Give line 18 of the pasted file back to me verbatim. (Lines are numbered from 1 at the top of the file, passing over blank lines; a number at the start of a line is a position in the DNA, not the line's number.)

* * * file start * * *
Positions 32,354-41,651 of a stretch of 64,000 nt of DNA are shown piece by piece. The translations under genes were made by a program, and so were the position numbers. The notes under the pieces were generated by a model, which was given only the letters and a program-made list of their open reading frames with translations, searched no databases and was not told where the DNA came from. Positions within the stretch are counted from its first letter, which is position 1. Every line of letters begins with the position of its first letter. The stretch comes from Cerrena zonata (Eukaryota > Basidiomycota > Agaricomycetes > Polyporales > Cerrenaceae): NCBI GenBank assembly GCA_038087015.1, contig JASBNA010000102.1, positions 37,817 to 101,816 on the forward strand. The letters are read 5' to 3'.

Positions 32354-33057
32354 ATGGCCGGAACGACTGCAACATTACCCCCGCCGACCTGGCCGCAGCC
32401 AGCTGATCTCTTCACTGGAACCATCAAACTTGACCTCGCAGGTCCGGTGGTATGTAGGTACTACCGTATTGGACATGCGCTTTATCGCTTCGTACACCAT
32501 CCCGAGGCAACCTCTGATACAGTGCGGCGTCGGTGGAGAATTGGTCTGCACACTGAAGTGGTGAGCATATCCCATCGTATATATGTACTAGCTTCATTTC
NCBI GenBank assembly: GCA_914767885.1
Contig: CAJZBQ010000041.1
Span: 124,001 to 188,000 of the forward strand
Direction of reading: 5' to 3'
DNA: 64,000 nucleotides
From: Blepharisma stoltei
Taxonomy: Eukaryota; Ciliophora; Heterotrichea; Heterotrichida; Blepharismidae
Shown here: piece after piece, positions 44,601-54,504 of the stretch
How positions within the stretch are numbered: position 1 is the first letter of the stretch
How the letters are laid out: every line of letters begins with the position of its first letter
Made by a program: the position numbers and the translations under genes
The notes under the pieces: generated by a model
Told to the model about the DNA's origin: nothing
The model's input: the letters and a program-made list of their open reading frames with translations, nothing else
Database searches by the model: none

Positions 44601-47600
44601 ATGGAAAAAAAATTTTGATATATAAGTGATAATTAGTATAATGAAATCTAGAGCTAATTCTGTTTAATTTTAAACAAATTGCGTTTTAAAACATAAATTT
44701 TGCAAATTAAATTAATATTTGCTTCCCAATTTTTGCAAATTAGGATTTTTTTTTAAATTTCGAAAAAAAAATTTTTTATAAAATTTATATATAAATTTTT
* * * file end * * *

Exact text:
Told to the model about the DNA's origin: nothing